What kind of movies are in the future?
- Now, as the saying goes, the future has arrived – though filmmaking has a long way to go before it incorporates the mind-bending technology popularised in movies and TV shows such as The Lawnmower Man and Star Trek.
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Nov 30, 2020 · He describes it as a historical project “because I couldn’t predict what would happen, and anything that was current would be out of date by the time the book was in print.” We asked Hilderbrand to make some predictions now about the future of film. Let’s start with filming and scene setting.
May 08, 2019 · Now, as the saying goes, the future has arrived – though filmmaking has a long way to go before it incorporates the mind-bending technology popularised in movies and TV shows such as The ...
Dec 10, 2020 · Studios derive almost half of their revenues from theatrical releases. Although the average number of movie tickets purchased by Americans each year has declined from 4.2 in 2009 to 3.4 in 2019, 3 studio revenues are driven more by box office tickets now than they were 20 years ago. 4 If theaters have a diminished role in the windowing system—the schedule of exclusive exhibition periods ...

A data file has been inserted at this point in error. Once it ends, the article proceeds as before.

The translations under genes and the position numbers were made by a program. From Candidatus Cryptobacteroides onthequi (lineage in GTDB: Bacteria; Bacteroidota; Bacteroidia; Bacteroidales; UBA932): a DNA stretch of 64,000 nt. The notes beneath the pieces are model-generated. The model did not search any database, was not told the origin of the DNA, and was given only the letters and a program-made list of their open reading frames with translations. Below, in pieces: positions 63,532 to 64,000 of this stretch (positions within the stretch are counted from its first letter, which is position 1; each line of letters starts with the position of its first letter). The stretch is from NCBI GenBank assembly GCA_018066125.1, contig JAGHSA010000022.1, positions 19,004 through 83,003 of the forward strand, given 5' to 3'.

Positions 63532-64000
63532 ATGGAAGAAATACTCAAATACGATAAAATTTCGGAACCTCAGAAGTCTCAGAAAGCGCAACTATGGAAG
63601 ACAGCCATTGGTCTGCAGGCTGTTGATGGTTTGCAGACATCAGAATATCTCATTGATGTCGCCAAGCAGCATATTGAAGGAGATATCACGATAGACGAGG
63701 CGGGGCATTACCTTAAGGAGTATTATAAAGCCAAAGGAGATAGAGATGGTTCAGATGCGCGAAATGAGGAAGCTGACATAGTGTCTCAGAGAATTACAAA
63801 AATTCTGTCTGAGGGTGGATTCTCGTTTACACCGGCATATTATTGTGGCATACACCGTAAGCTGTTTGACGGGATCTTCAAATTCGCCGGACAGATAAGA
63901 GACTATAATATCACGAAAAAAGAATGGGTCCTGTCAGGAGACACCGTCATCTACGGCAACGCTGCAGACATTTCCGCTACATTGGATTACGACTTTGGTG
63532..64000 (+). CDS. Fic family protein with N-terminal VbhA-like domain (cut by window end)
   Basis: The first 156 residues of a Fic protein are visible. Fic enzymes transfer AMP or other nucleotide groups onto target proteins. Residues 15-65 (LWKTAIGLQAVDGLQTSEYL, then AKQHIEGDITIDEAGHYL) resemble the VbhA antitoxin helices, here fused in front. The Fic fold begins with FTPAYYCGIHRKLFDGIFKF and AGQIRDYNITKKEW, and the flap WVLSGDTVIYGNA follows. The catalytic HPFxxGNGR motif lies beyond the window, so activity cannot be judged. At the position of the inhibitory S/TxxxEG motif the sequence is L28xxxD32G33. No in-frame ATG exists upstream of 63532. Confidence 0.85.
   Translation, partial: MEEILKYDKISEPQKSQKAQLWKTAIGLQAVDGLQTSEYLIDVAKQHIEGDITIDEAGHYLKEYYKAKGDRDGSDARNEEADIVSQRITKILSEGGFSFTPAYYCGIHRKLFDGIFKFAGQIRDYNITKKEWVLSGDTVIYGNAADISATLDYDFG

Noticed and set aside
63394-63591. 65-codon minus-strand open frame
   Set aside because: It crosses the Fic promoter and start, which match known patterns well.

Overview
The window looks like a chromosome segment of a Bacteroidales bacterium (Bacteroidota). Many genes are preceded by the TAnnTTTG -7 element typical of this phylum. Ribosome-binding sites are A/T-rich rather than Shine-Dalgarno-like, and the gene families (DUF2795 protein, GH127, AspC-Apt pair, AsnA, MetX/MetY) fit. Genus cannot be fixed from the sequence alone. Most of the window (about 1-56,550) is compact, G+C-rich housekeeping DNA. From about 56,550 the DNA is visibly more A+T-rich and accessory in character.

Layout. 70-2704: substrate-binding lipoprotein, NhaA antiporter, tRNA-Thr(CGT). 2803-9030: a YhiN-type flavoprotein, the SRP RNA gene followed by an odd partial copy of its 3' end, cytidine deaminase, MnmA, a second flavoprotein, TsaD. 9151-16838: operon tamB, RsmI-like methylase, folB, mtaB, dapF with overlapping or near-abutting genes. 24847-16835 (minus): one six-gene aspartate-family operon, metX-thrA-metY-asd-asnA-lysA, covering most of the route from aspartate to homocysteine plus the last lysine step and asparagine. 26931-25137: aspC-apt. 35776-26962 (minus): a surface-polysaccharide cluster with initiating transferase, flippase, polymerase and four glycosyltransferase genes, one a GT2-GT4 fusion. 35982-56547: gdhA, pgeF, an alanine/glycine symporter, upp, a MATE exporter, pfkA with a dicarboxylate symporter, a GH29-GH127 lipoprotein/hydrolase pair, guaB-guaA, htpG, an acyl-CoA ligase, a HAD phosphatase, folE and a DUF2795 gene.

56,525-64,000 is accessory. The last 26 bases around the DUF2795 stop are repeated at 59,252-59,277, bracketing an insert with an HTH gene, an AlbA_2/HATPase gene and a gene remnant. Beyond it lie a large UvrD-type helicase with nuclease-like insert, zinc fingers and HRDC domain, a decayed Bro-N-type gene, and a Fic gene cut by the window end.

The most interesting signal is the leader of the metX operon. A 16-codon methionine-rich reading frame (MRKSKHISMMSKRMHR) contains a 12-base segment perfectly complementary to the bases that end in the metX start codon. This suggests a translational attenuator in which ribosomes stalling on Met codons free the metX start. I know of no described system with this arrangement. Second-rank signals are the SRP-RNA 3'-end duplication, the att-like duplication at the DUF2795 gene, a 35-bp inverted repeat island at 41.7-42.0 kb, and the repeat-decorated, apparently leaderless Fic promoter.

Oct 04, 2020 · Future of Movies – In the Era of YouTube, Do Young People Still Care About Movies? I am a young person—college-aged—who still loves watching full-length movies. I even set up a recurring movie night with a friend of mine since the pandemic hit, where we chat and sometimes even watch two full-length movies in one night over Zoom .
Laura Dern introduces the special, walking into the empty David Geffen Theater in order to entice audiences to not only come to
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3 days ago
- Visual Effects Beyond Post-Production
- Performance Capture Bounds Ahead
- Conquering The Uncanny Valley
- The March of VFX Across Screens Large and Small
- How Efficiency Is Now Make-Or-Break